Quite some time ago, I had a play around with the LDAP Integration Module for authenticating Drupal logons against an Active Directory environment.
The original post I made on Drupal.org explained how I went about configuring the LDAP Auth component of the LDAP Integration Module.
As this isn't quite a tutorial (it only covers the LDAP Auth component), I have included it in the Hints and Techniques section instead of the Tutorials section.
Pasted below are my original instructions (I'm mcdazz on Drupal.org):
Mikes instructions were pretty much spot on.
Posted by mcdazz on October 24, 2009 at 2:57pm
I decided to see if I could get LDAP Integration working on a fresh Drupal install (running on Debian and Apache) and a fresh 2003 Active Directory running in a VMware test environment (not a live production environment).
My instructions are as follows:
1. Base install of Debian with Apache, PHP, MySQL (make sure the PHP-LDAP library is installed).
2. Ensured DNS and network settings were correctly configured on the Linux box (very, very important).
3. Installed a clean install of Drupal.
4. Installed the ldap_integration module.
5. Configured the ldap_integration module (refer below).
6. Modified /etc/ldap/ldap.conf (refer below).
7. Selected LDAP directory only under the Choose authentication mode (Settings page).
LDAP INTEGRATION MODULE.
LDAP server: ldaps://server.myroom.local
LDAP port: 636
Use Start-TLS: unticked
Store passwords: unticked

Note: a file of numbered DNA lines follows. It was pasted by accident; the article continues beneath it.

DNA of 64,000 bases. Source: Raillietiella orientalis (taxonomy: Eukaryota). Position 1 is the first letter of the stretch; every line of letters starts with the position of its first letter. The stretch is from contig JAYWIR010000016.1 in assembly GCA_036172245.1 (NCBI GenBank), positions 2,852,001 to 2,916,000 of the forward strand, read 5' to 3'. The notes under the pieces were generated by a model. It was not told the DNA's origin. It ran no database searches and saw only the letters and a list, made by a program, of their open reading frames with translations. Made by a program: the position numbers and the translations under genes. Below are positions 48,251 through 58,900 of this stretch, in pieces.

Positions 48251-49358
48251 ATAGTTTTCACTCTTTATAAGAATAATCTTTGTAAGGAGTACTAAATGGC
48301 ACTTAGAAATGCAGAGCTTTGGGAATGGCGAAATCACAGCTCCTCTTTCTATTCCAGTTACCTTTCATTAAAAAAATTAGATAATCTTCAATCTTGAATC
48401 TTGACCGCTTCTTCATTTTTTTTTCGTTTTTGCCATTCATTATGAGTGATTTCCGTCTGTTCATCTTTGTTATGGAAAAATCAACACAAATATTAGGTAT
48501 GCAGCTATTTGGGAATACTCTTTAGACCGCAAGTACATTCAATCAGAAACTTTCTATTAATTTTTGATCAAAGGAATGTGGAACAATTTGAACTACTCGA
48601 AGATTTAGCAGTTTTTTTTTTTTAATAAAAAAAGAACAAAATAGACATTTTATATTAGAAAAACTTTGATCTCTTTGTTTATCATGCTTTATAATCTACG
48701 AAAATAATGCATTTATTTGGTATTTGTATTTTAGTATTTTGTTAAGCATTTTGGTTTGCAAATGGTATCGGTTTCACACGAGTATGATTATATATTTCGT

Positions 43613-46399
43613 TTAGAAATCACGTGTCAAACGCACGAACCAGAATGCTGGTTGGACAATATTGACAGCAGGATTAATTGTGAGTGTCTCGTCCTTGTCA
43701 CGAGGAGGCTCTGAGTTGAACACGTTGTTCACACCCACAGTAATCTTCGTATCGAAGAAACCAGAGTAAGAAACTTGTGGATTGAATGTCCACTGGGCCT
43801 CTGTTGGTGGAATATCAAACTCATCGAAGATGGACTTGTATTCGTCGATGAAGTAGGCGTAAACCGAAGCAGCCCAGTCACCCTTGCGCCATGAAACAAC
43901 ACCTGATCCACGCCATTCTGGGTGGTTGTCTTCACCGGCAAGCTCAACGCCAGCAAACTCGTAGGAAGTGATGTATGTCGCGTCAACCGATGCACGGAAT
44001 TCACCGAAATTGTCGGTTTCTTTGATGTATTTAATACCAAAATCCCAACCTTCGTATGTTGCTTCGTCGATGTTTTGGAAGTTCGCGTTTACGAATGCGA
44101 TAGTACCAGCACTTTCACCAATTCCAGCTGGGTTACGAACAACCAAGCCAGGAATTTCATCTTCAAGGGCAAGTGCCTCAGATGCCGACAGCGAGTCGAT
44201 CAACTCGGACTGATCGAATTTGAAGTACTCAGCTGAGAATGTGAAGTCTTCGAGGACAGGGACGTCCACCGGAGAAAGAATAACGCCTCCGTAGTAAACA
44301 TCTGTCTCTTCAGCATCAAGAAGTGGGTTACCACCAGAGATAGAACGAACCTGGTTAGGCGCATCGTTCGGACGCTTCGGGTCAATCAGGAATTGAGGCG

Base DNs: cn=Users, dc=myroom, dc=local
UserName atrib: sAMAccountName
Email attrib: mail
PHP to transform: left blank
PHP to filter: left blank
DN for non-anon: [email protected]
I wanted to be sure that this configuration was working and that data sent between Drupal and Active Directory was encrypted, so I installed and ran Wireshark on the Active Directory server.
The data was encrypted as was expected.
Data sent between Drupal and the AD Server is encrypted - data sent between the clients web browser and Drupal is NOT encrypted.
To avoid sending login information in plain text, you should look at configuring and using SSL (https) on your web server, particularly during logon.
I also managed to get "Use Start-TLS" working properly (no errors) but I would need to retrace my steps to find out exactly what it was that made it work (at one stage I exported the Certificate from Active Directory and enabled /etc/ldap/ldap.conf to use it but whether or not that was the kickstart it needed I don't know).
I'll leave that to another day when I feel like documenting the steps. :-)
So far, I'm quite impressed with LDAP Integration - it works an absolute treat.